We have included a simple (experimental) bias tee option in our latest units, inspired by mods madeby other experimenters. The bias tee is disconnected by default, but it can be activated by soldering two pads together on the PCB. Connecting the pads connects the antenna output to the USB 5V rail. The resistance in the fuse and inductor can reduce the output voltage to about 4.5V.
The USB power rail is protected from over current and shorts through a PTC resettable fuse with a hold current of 80 mA and trip current of 200 mA. This means that the fuse will become a short circuit if greater than 200 mA tries to flow through it, which may happen during a short or with faulty equipment. Between 80 mA and 200 mA is an unknown state, where the fuse may or may not trip, depending on the temperature. In practice we’ve tested it with a hold current of 120 mA in a ~16 degree ambient environment (and much hotter inside the dongle casing) and had no issues with premature tripping.
We used a 4.7 uH 250 MHz SRF inductor as the bias tee choke. At the highest frequency tunable by the RTL-SDR (~1700 MHz) this should only give a (simulated) ~1-2 dB loss through the inductor. For better performance at frequencies above 1 GHz you could experiment with a smaller value inductor and possibly with removing the static protection diode, though in our tests we saw very little difference with the diode removed.
We have tested the bias tee with an LNA4ALL and HABAMP both in bias tee mode. Both worked fine running for a number of hours. The HABAMP really improved ADS-B reception a lot and we highly recommend it. We also tested the unit with two LNA’s connected together, both powered by the bias tee and this also worked fine. An LNA like the LNA4ALL draws about 60 mA of current, so running two at once is pushing the hold current of 80mA on the fuse, but we had no trouble with about 120 mA of current, though we need to note that people in hot climates may have different results as the trip current reduces with higher temperatures. We also tested an active GPS antenna (active antennas contain built in LNA’s) which also worked.
With the bias tee and LNA’s we were able to improve weak signal reception and also receive several signals not usually receivable by the RTL-SDR alone such as L-band satellites like Inmarsat, GPS and Iridium with an appropriate antenna.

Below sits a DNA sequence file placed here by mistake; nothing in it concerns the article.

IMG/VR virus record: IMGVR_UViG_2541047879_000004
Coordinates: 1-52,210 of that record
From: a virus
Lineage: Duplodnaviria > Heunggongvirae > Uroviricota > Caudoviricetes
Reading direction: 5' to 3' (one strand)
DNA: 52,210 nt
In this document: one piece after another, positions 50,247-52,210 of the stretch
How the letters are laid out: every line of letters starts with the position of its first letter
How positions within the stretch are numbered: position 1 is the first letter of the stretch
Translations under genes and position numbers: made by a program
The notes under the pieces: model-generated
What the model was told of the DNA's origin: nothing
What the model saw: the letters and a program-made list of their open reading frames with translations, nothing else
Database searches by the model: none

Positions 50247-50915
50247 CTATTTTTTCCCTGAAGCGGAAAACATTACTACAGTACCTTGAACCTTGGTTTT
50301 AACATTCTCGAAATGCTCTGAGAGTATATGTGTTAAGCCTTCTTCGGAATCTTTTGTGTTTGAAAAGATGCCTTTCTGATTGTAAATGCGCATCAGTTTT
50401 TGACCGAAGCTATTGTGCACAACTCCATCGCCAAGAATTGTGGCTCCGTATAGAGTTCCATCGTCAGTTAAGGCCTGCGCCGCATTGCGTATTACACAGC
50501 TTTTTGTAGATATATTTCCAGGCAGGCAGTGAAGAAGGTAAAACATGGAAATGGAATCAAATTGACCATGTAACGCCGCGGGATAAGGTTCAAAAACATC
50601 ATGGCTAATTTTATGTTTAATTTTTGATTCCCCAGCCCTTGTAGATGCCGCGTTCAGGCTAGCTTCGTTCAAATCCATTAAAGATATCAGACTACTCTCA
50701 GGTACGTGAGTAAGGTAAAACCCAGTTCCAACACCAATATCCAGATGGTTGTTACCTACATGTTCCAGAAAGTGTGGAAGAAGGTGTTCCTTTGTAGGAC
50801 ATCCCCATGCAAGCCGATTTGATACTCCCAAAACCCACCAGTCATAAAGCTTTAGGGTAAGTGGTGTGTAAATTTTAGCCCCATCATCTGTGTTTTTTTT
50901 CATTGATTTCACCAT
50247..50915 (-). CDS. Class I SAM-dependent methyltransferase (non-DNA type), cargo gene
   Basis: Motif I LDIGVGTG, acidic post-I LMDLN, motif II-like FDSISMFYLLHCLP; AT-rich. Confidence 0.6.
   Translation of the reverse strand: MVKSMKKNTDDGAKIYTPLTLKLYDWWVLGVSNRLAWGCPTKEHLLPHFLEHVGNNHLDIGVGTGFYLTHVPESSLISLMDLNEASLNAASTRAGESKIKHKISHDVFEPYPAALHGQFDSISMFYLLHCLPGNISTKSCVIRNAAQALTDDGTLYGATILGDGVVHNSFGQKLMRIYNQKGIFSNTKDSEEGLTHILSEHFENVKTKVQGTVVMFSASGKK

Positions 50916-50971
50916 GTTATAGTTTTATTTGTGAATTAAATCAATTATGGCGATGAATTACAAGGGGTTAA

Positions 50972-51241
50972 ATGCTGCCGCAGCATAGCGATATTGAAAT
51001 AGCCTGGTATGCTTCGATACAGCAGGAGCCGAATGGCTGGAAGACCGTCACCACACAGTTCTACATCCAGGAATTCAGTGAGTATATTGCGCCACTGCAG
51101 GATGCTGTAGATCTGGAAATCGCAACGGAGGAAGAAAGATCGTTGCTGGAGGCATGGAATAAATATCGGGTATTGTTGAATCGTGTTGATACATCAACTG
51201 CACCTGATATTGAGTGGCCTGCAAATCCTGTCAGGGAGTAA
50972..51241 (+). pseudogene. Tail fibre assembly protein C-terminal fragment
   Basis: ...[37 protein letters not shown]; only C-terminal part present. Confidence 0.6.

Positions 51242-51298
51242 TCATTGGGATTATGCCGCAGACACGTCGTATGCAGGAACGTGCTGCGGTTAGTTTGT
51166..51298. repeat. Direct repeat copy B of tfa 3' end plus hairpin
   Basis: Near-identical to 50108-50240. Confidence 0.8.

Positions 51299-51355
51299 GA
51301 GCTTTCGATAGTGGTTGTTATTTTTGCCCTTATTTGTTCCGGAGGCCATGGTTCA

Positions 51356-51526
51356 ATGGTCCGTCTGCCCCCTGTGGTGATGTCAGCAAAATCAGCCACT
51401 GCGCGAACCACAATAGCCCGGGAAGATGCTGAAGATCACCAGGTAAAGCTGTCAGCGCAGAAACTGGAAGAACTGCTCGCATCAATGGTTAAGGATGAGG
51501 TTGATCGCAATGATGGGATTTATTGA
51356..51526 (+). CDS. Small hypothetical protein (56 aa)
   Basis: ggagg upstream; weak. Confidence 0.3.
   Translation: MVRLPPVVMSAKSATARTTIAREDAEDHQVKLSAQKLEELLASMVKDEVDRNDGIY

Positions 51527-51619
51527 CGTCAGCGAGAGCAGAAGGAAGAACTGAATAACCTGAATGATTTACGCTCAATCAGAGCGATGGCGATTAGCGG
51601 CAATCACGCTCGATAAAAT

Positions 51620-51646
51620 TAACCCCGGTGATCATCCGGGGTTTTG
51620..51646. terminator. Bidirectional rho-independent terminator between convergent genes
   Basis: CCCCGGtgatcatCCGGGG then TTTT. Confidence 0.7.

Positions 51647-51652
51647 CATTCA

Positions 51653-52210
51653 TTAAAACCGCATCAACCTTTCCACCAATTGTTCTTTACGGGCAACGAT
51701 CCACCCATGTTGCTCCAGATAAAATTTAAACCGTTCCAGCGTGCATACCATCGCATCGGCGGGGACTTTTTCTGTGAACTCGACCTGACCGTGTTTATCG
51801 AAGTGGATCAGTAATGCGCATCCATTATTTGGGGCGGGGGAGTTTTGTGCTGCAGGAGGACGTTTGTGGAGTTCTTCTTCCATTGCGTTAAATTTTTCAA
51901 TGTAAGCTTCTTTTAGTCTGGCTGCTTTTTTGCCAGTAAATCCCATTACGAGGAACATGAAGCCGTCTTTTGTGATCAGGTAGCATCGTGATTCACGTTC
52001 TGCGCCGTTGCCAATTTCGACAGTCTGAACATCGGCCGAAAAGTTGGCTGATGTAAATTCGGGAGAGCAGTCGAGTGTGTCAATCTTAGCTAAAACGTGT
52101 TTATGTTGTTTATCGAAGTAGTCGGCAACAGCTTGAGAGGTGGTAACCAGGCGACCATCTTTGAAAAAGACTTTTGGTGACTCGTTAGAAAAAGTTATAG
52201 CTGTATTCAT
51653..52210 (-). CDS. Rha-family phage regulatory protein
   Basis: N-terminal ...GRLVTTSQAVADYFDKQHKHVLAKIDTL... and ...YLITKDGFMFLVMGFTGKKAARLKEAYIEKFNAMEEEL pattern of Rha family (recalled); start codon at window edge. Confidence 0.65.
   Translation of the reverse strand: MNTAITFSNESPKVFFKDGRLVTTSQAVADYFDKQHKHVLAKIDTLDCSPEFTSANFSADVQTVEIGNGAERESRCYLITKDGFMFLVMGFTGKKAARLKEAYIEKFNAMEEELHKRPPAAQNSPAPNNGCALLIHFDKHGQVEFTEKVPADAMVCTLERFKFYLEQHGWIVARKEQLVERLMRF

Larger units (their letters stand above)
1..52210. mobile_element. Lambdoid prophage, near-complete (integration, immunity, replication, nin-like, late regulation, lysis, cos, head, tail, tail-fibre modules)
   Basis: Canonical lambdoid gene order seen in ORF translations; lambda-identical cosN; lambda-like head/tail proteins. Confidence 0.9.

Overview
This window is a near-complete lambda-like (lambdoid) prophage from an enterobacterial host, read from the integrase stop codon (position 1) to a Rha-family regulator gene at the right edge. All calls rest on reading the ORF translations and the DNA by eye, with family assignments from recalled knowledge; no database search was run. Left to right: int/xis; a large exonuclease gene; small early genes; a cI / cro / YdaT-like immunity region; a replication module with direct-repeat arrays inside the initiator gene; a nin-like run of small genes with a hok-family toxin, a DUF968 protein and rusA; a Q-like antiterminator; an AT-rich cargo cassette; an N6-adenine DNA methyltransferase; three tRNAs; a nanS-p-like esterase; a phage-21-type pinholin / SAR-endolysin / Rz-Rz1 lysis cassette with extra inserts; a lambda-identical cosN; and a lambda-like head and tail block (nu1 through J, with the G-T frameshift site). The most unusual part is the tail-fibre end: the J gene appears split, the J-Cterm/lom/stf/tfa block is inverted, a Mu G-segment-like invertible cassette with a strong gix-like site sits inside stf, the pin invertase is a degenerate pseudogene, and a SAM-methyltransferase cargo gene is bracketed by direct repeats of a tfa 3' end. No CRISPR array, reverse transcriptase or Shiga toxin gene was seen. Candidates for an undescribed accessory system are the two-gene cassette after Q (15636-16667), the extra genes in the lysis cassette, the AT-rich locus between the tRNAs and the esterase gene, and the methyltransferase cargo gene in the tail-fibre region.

Experimental break out pads for direct sampling
The direct sampling mod is a hardware modification that allows you to tune to HF frequencies with an RTL-SDR. The best way to apply this mod is to directly solder your antenna or matching transformer to pins 4 & 5 of the RTL2832U chip. However, these pins are very small and so the mod requires extreme soldering ability.
These units have break out pads for these pins which make soldering to them much easier.
Let us know if you have any questions about these units, or feature requests for future units. We’ve tried to make the most popular changes that don’t increase the cost too much, but we are always open to ideas for future improvements.
Peters first results show that the R820T2 has better reception and less spurious features at frequencies above about 1.45 GHz and improved frequency stability (with the newer R820T2 dongles that use the SMD oscillator). His second set of results explore issues that are more closely relevant to radio astronomy including observed spectra, Allan variance (frequency stability) tests and determining the shape of the R820T/2 internal bandpass filter.
In the conclusion of the paper Peter writes:
Two Newsky RTL2838U dongles were tested, the R820T2 device against the R820T. The evaluation results in a clear preference for the new RTL2838U/R820T2 dongle. In the L-band the new dongle is at least 2.7 dB more sensitive. According to the radiometer equation the effective system temperature is reduced by almost 50%. Most important for reliable radio astronomical observations are stability issues. Allan variance tests have shown that the R820T2 dongle is far better then the older version. The stability is comparable to that of professional radio astronomical devices. The tests have shown that using the full bandwidth of the RTL-SDR devices results in spurious baseline ripples. For a good performance it is recommended to use the dongles at reduced bandwidth. rtl power with the crop option -c 0.5 appears to be a good choice.
Addition of 100nF, 1nF and 100pF bypass capacitors on the power supply rail.
Added a common mode choke to the 5V line.
Added a MuRata NFM21 EMI suppression filter to the 5V line.
Replaced the oscillator with a 0.3 ppm temperature controlled oscillator (TCXO).
Disabled the internal RTL2832U 1.2V switching supply and provided external 3.3V and 1.2V supplies.
Replaced the MCX connector with an SMA female connector.
Enclosed circuit in a metal box.
In addition to the mods, Laidukas also made some measurements on the performance of the R820T2 on some metrics. In the first test he measured the input insertion loss or SWR. He found that the SWR was below 2 between frequencies of 25 MHz to 1076 MHz. At higher frequencies the SWR reached levels up to about 8.
Another test showed that with the LNA disabled the R820T2 had a lower noise floor by about 7dB, when compared to the R820T.